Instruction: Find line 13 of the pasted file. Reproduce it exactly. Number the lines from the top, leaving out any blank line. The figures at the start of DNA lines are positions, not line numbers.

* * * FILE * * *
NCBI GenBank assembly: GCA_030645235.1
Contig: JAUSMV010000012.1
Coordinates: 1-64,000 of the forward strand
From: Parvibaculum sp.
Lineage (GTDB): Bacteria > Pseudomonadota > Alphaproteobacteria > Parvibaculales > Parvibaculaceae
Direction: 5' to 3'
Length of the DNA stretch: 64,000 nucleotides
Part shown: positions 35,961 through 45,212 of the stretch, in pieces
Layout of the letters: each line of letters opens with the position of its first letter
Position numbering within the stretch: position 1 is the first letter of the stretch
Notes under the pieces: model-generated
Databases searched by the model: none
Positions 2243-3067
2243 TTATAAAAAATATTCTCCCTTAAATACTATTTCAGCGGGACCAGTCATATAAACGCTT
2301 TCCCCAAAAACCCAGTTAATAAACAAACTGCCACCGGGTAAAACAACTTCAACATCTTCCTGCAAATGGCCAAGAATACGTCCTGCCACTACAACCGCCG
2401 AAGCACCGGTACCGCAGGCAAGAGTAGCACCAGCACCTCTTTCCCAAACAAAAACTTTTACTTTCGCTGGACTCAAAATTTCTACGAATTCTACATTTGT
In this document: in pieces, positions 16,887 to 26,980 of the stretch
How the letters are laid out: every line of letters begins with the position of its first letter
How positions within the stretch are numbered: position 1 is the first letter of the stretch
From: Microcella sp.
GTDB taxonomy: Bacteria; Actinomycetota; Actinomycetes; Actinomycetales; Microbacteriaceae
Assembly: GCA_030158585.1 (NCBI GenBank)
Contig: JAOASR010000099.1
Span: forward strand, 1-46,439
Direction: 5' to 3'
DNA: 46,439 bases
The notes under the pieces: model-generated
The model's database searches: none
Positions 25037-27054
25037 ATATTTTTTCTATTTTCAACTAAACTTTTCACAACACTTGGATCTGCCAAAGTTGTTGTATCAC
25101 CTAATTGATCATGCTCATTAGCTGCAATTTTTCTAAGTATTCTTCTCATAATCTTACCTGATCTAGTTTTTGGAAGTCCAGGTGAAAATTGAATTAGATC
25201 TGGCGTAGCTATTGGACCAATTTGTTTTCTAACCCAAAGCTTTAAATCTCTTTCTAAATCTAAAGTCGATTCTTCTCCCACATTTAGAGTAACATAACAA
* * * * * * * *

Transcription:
Positions 2243-3067